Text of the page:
Wiltshire residents now have a single point of contact to provide support, help and guidance to people living in cold homes and those struggling to keep on top of bills. Funded by the British Gas Energy Trust, Wiltshire Council will work with the Royal College of General Practitioners and the Centre for Sustainable Energy, to build on the council’s existing Warm and Safe energy advice service which is run jointly with Wiltshire Fire and Rescue Service. People are being encouraged to contact the service now to reduce household energy costs for the year ahead and get homes prepared for next winter.
There will be an improved referral system and even more people will be able to benefit from the service. People who are on low incomes, elderly, disabled and suffering in a cold home will get the support they need – quickly and efficiently. A number of health conditions can be exacerbated by living in cold, damp homes. These include asthma, hypertension and Chronic Obstructive Pulmonary Disease (COPD). The Warm and Safe Wiltshire advice service provides information and support to all residents across Wiltshire who are looking to make their homes warmer and more comfortable as well as providing advice on how people can reduce their energy bills, home fire safety advice and sign posting to other relevant services. Warm and Safe Wiltshire can search for funding for heating and insulation improvements as well as providing home visits to those who need advice and support the most. Maggie Rae, Wiltshire Council corporate director, said: “Winter can be a tough time for many but this enhanced joined-up service means that more people will get vital support to help keep them warm in their homes.” Keith Humphries, Wiltshire Council cabinet member for public health, said: “We are pleased to be part of this partnership helping provide vital support to those who need it most. We want people to feel comfortable, safe and warm in their own home and this partnership will help more people do that.” Phillip Morris, Senior Development Manager at the Centre for Sustainable Energy said: “It is great to be working so closely with the council and in particular the public health team on this project. The project is an excellent example of how well a number of different organisations can work together to provide support to those people who are struggling to heat their homes to a healthy level.”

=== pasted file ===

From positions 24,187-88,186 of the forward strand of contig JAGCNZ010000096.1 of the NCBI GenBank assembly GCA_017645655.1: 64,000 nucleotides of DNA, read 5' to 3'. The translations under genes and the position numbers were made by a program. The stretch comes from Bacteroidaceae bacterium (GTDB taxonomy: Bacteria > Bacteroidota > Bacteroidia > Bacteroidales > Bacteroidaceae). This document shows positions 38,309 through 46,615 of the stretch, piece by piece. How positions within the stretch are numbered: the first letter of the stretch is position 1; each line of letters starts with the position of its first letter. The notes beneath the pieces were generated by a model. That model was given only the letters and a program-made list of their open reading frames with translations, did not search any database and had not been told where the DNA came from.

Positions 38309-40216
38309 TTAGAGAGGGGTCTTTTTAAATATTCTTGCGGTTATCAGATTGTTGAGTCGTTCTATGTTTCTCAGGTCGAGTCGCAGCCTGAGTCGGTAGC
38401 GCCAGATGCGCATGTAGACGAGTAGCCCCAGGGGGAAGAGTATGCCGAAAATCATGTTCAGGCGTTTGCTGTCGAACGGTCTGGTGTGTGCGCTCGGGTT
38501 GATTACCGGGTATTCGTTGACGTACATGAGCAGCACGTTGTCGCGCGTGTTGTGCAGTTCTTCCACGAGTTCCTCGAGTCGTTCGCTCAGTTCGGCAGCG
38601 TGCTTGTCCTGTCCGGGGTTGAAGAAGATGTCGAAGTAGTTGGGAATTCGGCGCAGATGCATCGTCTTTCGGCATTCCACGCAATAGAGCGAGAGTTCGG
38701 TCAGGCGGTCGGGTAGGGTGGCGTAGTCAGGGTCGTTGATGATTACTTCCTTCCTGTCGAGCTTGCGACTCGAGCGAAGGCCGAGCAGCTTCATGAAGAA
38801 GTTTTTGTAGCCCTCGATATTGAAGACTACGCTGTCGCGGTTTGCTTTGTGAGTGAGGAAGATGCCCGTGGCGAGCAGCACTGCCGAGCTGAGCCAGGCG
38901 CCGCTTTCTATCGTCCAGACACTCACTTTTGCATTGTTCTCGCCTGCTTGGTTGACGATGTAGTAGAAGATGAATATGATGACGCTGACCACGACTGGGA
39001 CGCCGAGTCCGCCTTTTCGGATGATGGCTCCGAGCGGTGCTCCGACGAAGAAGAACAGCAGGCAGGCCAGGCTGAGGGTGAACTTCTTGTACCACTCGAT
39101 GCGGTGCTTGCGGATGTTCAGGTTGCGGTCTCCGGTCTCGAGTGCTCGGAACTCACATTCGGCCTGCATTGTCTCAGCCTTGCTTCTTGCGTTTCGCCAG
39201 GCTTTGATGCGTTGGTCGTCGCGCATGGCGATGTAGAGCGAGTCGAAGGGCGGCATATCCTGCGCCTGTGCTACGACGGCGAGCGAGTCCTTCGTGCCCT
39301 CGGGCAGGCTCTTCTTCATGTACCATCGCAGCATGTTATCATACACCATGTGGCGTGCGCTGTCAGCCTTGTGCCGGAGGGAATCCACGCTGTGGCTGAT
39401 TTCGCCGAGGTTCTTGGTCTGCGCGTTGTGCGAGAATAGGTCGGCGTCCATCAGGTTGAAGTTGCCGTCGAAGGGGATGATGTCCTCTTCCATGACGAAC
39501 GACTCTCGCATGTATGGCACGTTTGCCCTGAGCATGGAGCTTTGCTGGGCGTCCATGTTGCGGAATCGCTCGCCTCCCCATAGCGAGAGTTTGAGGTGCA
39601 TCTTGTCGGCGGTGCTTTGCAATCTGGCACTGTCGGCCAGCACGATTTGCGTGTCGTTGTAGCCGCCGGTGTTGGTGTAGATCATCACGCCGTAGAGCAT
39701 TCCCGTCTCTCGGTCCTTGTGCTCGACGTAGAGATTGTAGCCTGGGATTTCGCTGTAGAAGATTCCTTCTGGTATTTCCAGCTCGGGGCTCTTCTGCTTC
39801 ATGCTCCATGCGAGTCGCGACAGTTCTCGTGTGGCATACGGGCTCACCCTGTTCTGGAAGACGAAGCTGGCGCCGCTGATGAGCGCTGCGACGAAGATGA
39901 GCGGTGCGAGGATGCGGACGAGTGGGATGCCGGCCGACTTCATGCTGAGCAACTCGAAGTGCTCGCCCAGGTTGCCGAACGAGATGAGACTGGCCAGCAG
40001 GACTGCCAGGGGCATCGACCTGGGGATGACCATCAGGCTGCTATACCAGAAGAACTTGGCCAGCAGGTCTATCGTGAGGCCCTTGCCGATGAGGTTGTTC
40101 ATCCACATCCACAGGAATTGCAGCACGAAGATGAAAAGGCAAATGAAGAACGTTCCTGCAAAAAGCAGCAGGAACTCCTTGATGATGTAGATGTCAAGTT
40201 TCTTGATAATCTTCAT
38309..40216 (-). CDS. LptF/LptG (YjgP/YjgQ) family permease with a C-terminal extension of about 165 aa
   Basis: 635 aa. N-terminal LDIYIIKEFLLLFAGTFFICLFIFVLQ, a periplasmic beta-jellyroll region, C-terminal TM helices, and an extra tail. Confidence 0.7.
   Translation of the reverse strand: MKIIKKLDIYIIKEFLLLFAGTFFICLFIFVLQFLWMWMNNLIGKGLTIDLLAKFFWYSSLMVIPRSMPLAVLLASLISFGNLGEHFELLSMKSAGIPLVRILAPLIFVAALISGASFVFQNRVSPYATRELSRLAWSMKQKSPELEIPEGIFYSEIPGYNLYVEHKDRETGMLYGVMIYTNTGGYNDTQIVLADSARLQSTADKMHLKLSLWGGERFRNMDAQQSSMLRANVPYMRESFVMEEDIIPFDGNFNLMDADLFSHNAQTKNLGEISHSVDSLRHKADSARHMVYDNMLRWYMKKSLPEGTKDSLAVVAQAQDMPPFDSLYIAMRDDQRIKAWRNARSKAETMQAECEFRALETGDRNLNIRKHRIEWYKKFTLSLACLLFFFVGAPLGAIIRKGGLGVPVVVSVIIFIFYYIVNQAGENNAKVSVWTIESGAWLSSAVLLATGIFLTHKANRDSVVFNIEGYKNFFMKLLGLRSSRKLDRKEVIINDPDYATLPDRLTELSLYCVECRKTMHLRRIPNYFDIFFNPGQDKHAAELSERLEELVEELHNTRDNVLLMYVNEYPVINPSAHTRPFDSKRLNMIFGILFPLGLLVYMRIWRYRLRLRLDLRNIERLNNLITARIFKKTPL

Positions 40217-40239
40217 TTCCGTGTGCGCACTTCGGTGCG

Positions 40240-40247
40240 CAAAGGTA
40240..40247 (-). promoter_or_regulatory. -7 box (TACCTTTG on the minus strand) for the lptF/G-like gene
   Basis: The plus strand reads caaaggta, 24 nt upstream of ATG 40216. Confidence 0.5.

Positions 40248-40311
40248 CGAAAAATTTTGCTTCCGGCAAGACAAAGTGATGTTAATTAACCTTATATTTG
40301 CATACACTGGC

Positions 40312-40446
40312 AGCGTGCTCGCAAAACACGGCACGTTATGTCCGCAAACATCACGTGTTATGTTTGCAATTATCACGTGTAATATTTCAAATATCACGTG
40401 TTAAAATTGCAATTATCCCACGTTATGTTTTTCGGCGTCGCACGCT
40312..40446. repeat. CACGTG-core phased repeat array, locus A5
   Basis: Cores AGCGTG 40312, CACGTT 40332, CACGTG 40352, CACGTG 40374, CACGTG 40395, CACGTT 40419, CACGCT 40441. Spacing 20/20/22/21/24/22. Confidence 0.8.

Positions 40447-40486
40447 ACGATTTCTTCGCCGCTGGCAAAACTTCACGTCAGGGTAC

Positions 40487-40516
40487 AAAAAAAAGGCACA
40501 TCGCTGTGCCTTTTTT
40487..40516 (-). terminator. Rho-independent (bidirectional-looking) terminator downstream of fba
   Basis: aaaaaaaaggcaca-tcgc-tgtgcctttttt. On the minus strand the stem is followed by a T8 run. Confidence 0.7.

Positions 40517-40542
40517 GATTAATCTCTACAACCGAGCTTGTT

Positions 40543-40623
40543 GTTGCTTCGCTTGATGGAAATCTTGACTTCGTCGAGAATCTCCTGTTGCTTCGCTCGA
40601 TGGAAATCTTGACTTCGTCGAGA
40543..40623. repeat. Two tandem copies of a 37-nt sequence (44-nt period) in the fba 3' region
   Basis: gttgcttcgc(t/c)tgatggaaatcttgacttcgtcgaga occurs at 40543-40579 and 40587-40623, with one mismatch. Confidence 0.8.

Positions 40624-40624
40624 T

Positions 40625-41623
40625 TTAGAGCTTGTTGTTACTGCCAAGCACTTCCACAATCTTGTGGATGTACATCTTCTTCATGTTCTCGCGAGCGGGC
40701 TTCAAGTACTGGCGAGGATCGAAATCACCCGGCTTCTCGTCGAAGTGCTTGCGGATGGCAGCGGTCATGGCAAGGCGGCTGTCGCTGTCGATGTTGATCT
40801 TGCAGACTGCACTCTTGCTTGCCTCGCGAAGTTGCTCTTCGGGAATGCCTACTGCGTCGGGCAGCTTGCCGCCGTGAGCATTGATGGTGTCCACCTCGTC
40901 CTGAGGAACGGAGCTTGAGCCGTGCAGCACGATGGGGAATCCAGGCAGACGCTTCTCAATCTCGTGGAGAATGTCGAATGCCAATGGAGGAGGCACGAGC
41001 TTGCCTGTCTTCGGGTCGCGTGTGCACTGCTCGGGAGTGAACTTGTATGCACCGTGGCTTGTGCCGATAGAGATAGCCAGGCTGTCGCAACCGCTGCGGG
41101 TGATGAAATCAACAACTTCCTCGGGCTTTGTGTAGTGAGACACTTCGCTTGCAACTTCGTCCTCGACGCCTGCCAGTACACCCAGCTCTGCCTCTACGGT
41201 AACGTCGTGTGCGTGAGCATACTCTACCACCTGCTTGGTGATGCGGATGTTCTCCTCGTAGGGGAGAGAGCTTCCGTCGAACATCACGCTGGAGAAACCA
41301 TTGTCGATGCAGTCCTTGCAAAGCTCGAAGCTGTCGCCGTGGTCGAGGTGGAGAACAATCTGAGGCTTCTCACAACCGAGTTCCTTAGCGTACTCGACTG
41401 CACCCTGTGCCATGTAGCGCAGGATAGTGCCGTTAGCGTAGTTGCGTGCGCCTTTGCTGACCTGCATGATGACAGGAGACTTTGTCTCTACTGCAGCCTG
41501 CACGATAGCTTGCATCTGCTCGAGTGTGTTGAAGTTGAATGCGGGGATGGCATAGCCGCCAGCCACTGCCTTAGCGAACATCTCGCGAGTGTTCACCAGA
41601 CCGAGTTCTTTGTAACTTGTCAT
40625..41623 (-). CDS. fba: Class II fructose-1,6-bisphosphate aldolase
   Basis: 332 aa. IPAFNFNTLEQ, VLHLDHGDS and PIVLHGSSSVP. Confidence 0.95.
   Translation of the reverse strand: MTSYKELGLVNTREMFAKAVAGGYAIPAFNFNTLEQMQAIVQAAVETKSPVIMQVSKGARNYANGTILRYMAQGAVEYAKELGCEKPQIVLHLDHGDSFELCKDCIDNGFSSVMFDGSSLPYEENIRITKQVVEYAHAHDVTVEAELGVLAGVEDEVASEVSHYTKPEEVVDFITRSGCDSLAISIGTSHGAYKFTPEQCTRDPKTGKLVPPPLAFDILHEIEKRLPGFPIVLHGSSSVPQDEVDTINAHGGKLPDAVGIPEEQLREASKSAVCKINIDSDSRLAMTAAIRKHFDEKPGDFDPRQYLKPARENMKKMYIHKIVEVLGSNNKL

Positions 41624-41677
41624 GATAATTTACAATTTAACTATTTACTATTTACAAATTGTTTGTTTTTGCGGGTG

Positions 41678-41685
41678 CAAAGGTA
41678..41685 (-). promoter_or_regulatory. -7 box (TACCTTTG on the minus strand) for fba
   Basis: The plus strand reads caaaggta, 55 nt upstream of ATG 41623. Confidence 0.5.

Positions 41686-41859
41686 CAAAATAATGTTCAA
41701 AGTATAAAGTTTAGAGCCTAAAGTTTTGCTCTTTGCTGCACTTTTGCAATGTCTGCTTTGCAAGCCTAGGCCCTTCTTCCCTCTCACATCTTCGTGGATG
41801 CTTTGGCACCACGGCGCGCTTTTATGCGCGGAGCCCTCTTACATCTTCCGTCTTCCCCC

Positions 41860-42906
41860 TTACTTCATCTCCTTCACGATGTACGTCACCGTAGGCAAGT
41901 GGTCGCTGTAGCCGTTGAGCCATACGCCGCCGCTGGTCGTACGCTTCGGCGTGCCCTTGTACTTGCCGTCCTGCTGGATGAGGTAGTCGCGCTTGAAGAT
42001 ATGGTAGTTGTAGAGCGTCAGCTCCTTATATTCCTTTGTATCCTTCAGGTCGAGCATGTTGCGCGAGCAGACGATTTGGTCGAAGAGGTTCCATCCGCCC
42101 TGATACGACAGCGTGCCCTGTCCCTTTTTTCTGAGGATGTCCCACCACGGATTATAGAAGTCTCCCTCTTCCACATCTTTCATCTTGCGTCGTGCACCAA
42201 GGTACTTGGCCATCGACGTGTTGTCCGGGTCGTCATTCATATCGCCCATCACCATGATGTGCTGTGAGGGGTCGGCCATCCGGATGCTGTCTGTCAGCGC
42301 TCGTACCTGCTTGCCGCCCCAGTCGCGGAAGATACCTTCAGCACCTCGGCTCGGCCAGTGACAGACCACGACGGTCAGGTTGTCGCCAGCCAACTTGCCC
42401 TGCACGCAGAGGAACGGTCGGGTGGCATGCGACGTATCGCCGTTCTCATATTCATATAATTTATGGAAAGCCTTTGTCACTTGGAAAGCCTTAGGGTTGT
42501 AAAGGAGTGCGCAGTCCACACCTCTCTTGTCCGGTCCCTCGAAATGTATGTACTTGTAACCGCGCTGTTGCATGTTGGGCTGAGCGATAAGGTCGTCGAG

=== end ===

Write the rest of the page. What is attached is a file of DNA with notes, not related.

Dr Tim Ballard, Vice Chair of the Royal College of GPs, said: “As GPs, we look at the physical, psychological, and social factors affecting a patient’s health before we make a diagnosis – and the conditions someone lives in can be key to their overall health and wellbeing.
“If people are living in cold homes, then it makes sense that they will be more susceptible to health problems associated with cold weather, for example respiratory problems such as COPD. It has been frustrating during my career, when my clinical opinion has been that a patient’s health might improve if they lived in a drier, warmer and potentially safer home, but the relevant support has been lacking.
“Pilot schemes have shown a link between initiatives that address fuel poverty and cold homes and a decrease in both GP appointments and hospital admissions, so I am delighted that the College is involved in this important advice and referral scheme in Wiltshire, where I practise.
“This Warm and Safe Wiltshire scheme will not only help the patients concerned, but it may well lead to a decrease in workload for GPs and our teams, who are currently facing intense resource and workforce pressures. We look forward to an evaluation of this pilot scheme in due course to assess the benefits and see if there is scope to roll this out further.”
For more information about the service and how they can benefit people are encouraged to visit www.warmandsafewiltshire.org.uk for all the information they need.